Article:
Apple, HTC Settlement: 10 Implications for the Mobile Market

 
 
By Don Reisinger  |  Posted 2012-11-12 Email Print this article Print
 
 
 
 
 
 
 

NEWS ANALYSIS: Microsoft hosted cloud camps at 23 locations in the U.S. to train developers on how to use Windows Azure, Microsoft's application platform for creating cloud apps.

Apple and HTC announced that they had inked a joint licensing agreement that will see the companies put an end to their patent wars and financially compensate each other for any technologies they use over the next 10 years.

Neither Apple nor HTC announced the financial terms of the deal, but one analyst, Shaw Wu from Sterne Agee, says that Apple will likely come out ahead in the agreement by earning $280 million in licensing next year alone.

Despite the obvious benefit to both parties—Apple wins some more cash and HTC gets out of costly lawsuits—the agreement could play a role in the way the mobile market behaves in the next year. Samsung might be more willing to accept a deal with Apple. Motorola might find a way out of its many lawsuits. Android and iOS might even find a way to play nice together. Simply put, the Apple-HTC deal opens a world of possibilities for every company across the mobile space.

Here is how Apple’s HTC settlement could impact the mobile market:

1. Will more settlements arise?

There seems to be a good chance that the Apple-HTC deal could lead to more settlements in the mobile market. In fact, Sterne Agee analyst Shaw Wu said that the Apple-HTC deal could become the “blueprint” for similar agreements between Apple, Samsung and Motorola.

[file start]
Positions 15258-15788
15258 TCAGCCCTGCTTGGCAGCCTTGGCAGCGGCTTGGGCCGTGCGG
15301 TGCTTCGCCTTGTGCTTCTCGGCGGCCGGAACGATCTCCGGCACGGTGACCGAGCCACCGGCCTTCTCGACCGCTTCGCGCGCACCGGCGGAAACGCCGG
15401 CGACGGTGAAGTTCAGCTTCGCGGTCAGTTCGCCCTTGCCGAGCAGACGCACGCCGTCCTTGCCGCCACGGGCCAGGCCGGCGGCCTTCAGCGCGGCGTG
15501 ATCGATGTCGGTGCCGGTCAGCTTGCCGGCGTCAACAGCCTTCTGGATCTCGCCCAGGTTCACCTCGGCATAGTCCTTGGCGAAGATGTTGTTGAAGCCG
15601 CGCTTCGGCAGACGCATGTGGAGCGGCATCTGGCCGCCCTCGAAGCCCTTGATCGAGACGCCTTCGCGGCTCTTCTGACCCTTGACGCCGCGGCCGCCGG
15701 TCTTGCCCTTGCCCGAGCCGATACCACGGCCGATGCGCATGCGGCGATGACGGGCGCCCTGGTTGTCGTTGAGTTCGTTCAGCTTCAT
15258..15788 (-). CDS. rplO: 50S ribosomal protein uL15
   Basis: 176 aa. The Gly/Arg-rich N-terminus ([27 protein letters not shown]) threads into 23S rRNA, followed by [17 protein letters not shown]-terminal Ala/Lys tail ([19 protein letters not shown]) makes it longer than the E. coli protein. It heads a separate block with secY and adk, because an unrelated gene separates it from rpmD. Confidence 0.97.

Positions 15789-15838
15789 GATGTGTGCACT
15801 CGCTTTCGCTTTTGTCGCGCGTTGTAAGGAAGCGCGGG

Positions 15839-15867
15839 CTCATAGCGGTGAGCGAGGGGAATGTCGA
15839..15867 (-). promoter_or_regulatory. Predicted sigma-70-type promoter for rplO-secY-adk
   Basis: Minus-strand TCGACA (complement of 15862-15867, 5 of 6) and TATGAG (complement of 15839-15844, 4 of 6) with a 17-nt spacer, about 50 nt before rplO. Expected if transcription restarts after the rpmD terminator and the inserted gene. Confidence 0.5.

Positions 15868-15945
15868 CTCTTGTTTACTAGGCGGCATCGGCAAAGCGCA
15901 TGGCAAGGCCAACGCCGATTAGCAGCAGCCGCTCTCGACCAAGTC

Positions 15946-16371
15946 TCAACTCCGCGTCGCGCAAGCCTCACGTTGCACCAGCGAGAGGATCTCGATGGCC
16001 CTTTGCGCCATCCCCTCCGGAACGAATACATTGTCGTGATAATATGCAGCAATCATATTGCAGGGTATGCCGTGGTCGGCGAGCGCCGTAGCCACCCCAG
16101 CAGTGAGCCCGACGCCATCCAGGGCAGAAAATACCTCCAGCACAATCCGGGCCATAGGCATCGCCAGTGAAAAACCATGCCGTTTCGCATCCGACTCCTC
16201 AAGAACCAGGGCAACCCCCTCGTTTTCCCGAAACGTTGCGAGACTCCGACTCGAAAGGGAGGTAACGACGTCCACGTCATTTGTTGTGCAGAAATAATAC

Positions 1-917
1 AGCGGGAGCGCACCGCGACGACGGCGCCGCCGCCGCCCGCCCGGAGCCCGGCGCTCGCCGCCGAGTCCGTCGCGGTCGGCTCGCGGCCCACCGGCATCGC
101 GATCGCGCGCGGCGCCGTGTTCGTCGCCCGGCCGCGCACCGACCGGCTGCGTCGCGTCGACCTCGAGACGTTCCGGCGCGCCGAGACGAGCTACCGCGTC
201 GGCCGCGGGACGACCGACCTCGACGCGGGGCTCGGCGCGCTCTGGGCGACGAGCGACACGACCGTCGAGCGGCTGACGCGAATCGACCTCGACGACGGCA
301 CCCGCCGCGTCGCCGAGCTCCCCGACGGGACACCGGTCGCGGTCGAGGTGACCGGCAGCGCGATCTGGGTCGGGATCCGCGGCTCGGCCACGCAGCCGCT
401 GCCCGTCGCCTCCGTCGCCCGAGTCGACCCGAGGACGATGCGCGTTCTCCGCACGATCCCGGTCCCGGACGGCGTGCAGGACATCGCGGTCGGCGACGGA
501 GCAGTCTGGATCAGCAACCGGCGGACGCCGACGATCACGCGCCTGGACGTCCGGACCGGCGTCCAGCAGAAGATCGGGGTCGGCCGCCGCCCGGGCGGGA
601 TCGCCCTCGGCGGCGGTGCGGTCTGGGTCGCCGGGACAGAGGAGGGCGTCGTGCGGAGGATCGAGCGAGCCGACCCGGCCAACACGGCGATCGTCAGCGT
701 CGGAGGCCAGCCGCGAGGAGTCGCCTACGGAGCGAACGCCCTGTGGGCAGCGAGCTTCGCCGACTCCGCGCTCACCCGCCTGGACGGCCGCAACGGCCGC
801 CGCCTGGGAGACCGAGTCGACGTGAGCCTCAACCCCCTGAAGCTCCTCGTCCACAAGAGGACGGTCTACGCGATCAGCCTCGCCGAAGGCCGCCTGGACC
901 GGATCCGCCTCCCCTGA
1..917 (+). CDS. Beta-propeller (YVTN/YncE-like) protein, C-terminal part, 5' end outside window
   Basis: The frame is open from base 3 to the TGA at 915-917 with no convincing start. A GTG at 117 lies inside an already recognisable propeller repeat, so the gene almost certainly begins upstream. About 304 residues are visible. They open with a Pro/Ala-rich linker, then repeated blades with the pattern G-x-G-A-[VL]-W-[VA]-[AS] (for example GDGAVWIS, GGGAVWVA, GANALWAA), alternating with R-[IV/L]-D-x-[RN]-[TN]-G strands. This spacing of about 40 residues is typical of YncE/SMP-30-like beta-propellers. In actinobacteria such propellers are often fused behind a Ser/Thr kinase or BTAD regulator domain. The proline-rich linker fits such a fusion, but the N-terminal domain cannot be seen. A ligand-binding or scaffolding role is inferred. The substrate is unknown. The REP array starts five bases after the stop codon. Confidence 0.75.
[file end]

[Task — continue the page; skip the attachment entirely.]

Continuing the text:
2. HTC can do what it wants

HTC will have more freedom of action in the mobile space. Previously, the company was criticized for delivering products that were rather boring and run-of-the-mill. Now, by licensing Apple’s patents, HTC has more flexibility in what features and technologies it can build into its mobile devices and include them in its products. Look for HTC to vastly improve its devices.

3. HTC’s business issues will continue

The Apple deal is not the panacea that some HTC investors might be hoping for. HTC is still in deep trouble. The company is a decidedly second-tier smartphone maker and largely ignored by customers around the world. According to Wu, HTC could sell 28 million to 30 million smartphones next year. During the third quarter, Apple sold 26.9 million iPhones worldwide. That’s a vast difference that HTC won’t be able to make up any time soon.

4. A first step toward more innovation?

Patent lawsuits stifle innovation. No matter what Apple says, the lawsuits force device manufacturers to build products not based on what makes the best product at the right price, but how to design a product that reduces the chances of a patent lawsuit. That hurts consumers as much as the producers. This settlement could encourage other mobile device makers to pursue settlements that will bring an end to innovation-killing lawsuits.



 
 
 
 
 
 
 
 
 
 
 
 
 

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